Japan's shoppers pay more for sushi, ice cream as inflation rises

But consumer demand remains weak as core inflation, which excludes food prices and sales tax rise, barely increases.

    After several delays, legislation raising Japan's sales tax to 10 percent from 8 percent took effect in October [File: Yuya Shino/Reuters]
    After several delays, legislation raising Japan's sales tax to 10 percent from 8 percent took effect in October [File: Yuya Shino/Reuters]

    Japan's annual consumer inflation rate ticked up in November and a key price gauge hit a more than three-year high, suggesting that firms are gradually passing on rising labour costs and a tax increase to shoppers.

    Still, the inflation rate remained far below the Bank of Japan's 2 percent target, underscoring the challenge the central bank faces in supporting prices as the economy shows signs of slowing, even in the face of a record government budget.

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    The core consumer price index (CPI), which excludes volatile fresh food prices, rose 0.5 percent in November from a year earlier, government data showed on Friday, matching a median market forecast and accelerating from a 0.4 percent gain in October.

    The so-called core-core inflation index, which strips away the effect of both fresh food and energy costs, was up 0.8 percent in November, marking the fastest year-on-year increase since April 2016. 

    But after removing the effect of the sales tax and free pre-school education, core inflation rose by just 0.2 percent, the same rate as in October. 

    The latest figures follow an October increase in Japan's sales tax from 8 percent to 10 percent, which has pushed up the prices of goods and services but also dampened consumer demand, a key driver of inflation.

    The rise in the core-core CPI, closely watched by the BOJ as a key measurement of the broad inflation trend, reflects price rises for a wide range of goods and services, a government official told reporters.

    Shoppers paid 5 percent more for sushi in November than a year ago and 8 percent more for a cup of ice cream. They spent 36 percent more on electric vacuum machines as high-end models sold well, the official said.

    Analysts, however, doubt whether the rise will have legs given signs of a slowdown in the economy.

    "The rise in inflation excluding fresh food and energy ... is a positive sign for the Bank of Japan and will allow them to claim with more confidence that momentum towards their 2 percent price target is maintained," said Tom Learmouth, Japan economist at Capital Economics.

    "However, we expect underlying inflation to moderate to around 0.4 percent as the unemployment rate climbs," he told Reuters News Agency.

    Anaemic wage growth is still the main hurdle to long-term price gains, according to economist Hiromichi Shirakawa at Credit Suisse.

    Unless income expectations rise, consumption will not increase sustainably and businesses will not be able to raise prices, he told Bloomberg.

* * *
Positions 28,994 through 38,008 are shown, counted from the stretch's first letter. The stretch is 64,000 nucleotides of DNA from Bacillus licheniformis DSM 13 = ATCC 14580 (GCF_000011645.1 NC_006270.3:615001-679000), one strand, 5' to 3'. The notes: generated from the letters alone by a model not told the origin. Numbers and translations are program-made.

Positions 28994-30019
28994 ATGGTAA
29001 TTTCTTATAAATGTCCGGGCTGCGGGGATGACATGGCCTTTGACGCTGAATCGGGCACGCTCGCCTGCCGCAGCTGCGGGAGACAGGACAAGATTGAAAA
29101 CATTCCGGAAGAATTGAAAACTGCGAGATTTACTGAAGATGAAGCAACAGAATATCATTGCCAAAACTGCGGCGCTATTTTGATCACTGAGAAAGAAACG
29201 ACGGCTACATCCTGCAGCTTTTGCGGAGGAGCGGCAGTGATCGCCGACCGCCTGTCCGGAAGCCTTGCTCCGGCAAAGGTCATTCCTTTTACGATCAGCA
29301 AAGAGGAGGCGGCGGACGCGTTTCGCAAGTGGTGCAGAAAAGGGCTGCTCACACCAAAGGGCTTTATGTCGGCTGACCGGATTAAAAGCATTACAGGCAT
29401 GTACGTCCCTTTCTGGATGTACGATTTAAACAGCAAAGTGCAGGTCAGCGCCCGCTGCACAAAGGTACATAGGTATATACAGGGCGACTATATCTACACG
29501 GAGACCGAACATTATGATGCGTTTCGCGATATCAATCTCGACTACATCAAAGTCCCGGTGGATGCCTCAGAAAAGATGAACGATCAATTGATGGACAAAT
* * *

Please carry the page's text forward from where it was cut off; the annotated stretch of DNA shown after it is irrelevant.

The BOJ kept its monetary policy steady on Thursday on the view that solid domestic demand will make up for weak exports, which have been hit by the trade war between the United States and China.

    But many analysts expect Japan's economy, which expanded by an annualised 1.8 percent in the third quarter, to have contracted in the current quarter as the sales tax rise in October cools consumption.

    Record spending

    Sluggish economic growth prompted Japan's cabinet to approve a record budget of about 102.7 trillion yen ($939bn) for the next fiscal year on Friday, despite already struggling to rein in the developed world's heaviest public debt burden.

    The 1.2 percent increase from the current year will be boosted by record outlays for welfare and the military and other spending aimed at boosting the economy.

    Abe's administration is counting on economic expansion to boost tax revenues to help finance debt, as limited scope for monetary stimulus prompts global policymakers to focus on fiscal spending.

    "We'll continue efforts on reform of expenditure so as to juggle both economic revival and fiscal reform," Finance Minister Taro Aso told reporters after a cabinet meeting.

    "We are striving to achieve a primary budget surplus," he said, shrugging off a view that the Bank of Japan's ultra-low rate policy is allowing the government to effectively bankroll its debt.

    Parliament must now approve the spending plan, along with a separate extra budget for this fiscal year, early in 2020.

    "Despite the tax hike, public finances are worsening as the government expands spending to ease the pain of the higher levy," said Koya Miyamae, senior economist at SMBC Nikko Securities.

    Japan's public debt is more than double the size of its $5 trillion economy, by far the highest among advanced economies. Bond yields have been suppressed by the BOJ's money printing under a policy that caps 10-year JGB yields about zero percent, allowing the government to rely on cheap borrowing.

    But the economy is still struggling to grow with households spending less for the first time in a year in October, even as wages crept up reflecting a tight job market.

    Factory output suffered its largest fall in two years in October and big manufacturers' business sentiment sank to a near seven-year low in the fourth quarter, underlining the fragile state of Japan's recovery.

    Left with little ammunition to fire up inflation, the BOJ is expected to keep policy steady for the time being - including at its rate review next month - unless a severe shock hits the economy.

    BOJ Governor Haruhiko Kuroda has said the bank will take into account the expected boost to growth from the government's spending package when it conducts a quarterly review of its growth and price projections at the January rate review.

    SOURCE: News agencies